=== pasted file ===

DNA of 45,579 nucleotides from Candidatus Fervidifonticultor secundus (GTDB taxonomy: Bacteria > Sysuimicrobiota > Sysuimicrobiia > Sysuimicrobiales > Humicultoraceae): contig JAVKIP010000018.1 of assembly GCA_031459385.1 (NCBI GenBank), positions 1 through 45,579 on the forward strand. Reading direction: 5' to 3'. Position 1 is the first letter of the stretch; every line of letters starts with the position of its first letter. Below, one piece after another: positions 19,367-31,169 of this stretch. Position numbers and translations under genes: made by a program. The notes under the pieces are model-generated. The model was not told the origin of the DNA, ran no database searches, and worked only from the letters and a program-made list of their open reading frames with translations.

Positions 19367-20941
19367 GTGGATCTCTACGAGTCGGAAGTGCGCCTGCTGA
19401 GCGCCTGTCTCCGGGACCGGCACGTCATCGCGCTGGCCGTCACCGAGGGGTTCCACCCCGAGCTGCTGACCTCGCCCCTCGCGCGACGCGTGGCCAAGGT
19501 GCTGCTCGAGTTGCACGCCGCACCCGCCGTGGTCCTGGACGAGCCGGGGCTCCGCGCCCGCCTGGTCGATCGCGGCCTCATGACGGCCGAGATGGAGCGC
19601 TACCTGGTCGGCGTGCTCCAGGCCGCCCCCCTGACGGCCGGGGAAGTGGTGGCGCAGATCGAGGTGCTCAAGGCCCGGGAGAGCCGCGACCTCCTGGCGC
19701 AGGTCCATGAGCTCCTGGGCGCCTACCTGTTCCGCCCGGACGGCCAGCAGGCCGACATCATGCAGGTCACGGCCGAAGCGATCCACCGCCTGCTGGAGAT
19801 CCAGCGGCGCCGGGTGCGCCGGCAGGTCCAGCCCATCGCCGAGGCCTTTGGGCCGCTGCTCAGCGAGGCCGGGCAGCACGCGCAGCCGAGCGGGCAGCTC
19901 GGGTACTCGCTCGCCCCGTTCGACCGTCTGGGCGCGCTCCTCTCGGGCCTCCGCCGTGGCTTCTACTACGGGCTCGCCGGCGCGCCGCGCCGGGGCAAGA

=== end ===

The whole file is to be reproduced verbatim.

DNA of 45,579 nucleotides from Candidatus Fervidifonticultor secundus (GTDB taxonomy: Bacteria > Sysuimicrobiota > Sysuimicrobiia > Sysuimicrobiales > Humicultoraceae): contig JAVKIP010000018.1 of assembly GCA_031459385.1 (NCBI GenBank), positions 1 through 45,579 on the forward strand. Reading direction: 5' to 3'. Position 1 is the first letter of the stretch; every line of letters starts with the position of its first letter. Below, one piece after another: positions 19,367-31,169 of this stretch. Position numbers and translations under genes: made by a program. The notes under the pieces are model-generated. The model was not told the origin of the DNA, ran no database searches, and worked only from the letters and a program-made list of their open reading frames with translations.

Positions 19367-20941
19367 GTGGATCTCTACGAGTCGGAAGTGCGCCTGCTGA
19401 GCGCCTGTCTCCGGGACCGGCACGTCATCGCGCTGGCCGTCACCGAGGGGTTCCACCCCGAGCTGCTGACCTCGCCCCTCGCGCGACGCGTGGCCAAGGT
19501 GCTGCTCGAGTTGCACGCCGCACCCGCCGTGGTCCTGGACGAGCCGGGGCTCCGCGCCCGCCTGGTCGATCGCGGCCTCATGACGGCCGAGATGGAGCGC
19601 TACCTGGTCGGCGTGCTCCAGGCCGCCCCCCTGACGGCCGGGGAAGTGGTGGCGCAGATCGAGGTGCTCAAGGCCCGGGAGAGCCGCGACCTCCTGGCGC
19701 AGGTCCATGAGCTCCTGGGCGCCTACCTGTTCCGCCCGGACGGCCAGCAGGCCGACATCATGCAGGTCACGGCCGAAGCGATCCACCGCCTGCTGGAGAT
19801 CCAGCGGCGCCGGGTGCGCCGGCAGGTCCAGCCCATCGCCGAGGCCTTTGGGCCGCTGCTCAGCGAGGCCGGGCAGCACGCGCAGCCGAGCGGGCAGCTC
19901 GGGTACTCGCTCGCCCCGTTCGACCGTCTGGGCGCGCTCCTCTCGGGCCTCCGCCGTGGCTTCTACTACGGGCTCGCCGGCGCGCCGCGCCGGGGCAAGA